LittleBits Code Kit
We're fans of LittleBits modular electronics kits; we've awarded them several Editors' Choice awards, most recently to the second-edition Gizmos & Gadgets Kit. The new LittleBits Code Kit is designed to be used in educational settings to introduce kids from third to eighth grades to programming principles, by creating games through coding. LittleBits encourages parents to urge their schools to buy the kit. But if you really want to get your kids involved in coding and are willing to take an active role in the process, you can purchase the kit yourself. It may be overkill for some, but it's a robust solution and an effective tool. Age 8 and up.



Lego Boost Creative Toolbox
For kids who are a bit too young to handle Lego's venerable MindStorms robotics kits, look no further than its Boost Creative Toolbox. Designed to introduce children to coding and robotics, the Boost kit provides building blocks with sensors, motors, and app-based coding to help them build a variety of robotic toys that can respond to stimuli. It's a simple, fun, and relatively affordable approach that teaches the principles of programming, making it worthy of our Editors' Choice designation. Ages 7 to 12.



Ozobot Evo
The tiny, adorable Ozobot Evo fits easily in a kid's pocket, but this bot might just be bigger on the inside: The Evo packs in proximity and optical sensors, and a speaker, among other tech (we kind of love that its shell is transparent, so you can see the actual components). It can do some tricks right out of the box, including following your moving finger and playing songs. But once you connect it to a smartphone, the options widen considerably. You can use Blockly-based code to create routines with movement, sounds, and light; share and explore inventions; and earn stars redeemable for content and avatars. The Evo's portability and unique interactivity with paper and markers make it a great gift. Age 9 and up.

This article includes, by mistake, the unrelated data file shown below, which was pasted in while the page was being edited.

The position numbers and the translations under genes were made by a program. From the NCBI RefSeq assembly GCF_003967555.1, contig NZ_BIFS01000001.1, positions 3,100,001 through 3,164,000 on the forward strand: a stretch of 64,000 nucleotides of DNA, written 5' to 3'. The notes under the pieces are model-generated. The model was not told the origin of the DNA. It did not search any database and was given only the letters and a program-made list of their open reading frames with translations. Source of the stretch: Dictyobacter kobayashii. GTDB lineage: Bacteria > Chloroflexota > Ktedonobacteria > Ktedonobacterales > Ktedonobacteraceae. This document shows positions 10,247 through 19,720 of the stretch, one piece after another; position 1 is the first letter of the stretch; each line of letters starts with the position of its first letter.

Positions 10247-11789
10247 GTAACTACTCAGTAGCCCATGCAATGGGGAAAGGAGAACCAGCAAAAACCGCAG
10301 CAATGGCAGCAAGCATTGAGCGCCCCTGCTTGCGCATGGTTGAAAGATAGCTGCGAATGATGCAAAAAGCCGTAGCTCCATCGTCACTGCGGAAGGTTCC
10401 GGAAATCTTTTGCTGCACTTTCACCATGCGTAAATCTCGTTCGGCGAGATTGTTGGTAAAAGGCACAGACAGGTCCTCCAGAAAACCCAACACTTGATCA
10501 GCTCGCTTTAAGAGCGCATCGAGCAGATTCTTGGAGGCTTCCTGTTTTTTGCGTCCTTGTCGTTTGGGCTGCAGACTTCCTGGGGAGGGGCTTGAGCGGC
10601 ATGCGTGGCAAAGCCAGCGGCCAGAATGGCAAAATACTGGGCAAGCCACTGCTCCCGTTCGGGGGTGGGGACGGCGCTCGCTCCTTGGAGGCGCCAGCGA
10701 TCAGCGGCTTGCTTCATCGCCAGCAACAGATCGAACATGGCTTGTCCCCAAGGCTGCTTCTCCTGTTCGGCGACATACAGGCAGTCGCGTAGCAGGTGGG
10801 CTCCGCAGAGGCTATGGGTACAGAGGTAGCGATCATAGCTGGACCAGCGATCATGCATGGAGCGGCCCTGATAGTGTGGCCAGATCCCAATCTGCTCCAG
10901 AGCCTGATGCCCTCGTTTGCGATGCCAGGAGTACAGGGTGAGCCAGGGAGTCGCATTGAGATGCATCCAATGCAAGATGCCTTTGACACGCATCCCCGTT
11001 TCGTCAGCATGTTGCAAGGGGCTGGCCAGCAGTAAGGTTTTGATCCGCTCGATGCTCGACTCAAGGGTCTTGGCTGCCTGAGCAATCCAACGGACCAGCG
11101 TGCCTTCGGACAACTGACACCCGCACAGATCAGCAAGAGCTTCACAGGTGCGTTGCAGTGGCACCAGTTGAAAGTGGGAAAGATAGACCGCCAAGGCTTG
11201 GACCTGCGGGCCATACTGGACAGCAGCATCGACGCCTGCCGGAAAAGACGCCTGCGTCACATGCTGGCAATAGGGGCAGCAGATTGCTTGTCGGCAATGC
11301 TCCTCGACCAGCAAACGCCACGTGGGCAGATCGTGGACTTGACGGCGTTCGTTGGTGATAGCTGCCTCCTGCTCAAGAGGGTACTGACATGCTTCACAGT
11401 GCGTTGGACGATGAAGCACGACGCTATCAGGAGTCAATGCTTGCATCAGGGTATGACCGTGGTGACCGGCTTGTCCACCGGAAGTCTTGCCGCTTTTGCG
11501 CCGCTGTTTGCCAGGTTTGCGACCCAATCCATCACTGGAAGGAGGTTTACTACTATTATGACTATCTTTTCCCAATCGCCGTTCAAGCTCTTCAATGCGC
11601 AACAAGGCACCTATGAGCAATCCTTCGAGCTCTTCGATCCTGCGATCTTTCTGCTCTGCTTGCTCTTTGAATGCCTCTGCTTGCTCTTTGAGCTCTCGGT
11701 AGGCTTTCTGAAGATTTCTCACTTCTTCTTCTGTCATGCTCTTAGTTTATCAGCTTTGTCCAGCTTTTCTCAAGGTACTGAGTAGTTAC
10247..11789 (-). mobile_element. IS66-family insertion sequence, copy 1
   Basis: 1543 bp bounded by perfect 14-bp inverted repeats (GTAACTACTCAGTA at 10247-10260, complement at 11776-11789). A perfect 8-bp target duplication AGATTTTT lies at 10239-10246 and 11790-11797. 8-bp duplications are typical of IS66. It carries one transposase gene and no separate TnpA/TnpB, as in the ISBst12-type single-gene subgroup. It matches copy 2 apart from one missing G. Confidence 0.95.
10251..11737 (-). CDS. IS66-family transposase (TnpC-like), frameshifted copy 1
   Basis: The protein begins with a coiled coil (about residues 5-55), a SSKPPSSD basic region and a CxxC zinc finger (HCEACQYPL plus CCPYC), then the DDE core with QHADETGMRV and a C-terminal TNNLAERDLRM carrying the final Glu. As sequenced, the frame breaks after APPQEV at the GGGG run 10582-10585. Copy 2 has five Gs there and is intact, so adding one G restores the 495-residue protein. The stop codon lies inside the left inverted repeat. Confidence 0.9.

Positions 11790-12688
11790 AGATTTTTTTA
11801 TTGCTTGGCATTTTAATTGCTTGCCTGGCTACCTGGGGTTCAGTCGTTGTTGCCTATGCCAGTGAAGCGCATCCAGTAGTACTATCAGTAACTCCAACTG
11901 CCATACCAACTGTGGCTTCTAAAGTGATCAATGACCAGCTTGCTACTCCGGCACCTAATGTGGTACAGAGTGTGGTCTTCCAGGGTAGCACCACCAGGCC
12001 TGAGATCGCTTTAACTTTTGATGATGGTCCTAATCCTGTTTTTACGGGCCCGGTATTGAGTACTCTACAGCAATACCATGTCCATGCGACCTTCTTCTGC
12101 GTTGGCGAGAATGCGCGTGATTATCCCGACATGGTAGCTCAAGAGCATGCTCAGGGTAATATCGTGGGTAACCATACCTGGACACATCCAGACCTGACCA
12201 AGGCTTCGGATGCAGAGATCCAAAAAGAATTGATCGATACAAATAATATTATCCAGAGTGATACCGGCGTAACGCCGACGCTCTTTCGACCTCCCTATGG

Piper Computer Kit
The terrific (albeit pricey) Piper Computer Kit supplies all the components you need to build a pretty cool-looking kid-size computer, including a Raspberry Pi unit, a laser-cut wood case, a (small) screen, a battery, and a (very small) mouse. That's just the beginning: Once you've put your computer together, you can play games in a special Minecraft mod that shows you how to build hardware projects you can use, in turn, to accomplish goals within the Minecraft universe. Even better, the Piper computer also serves as an actual computer; it goes online, has a word processor, and so on. Ages 7 to 13.    Send article as PDF   
Source: PC Mag Asia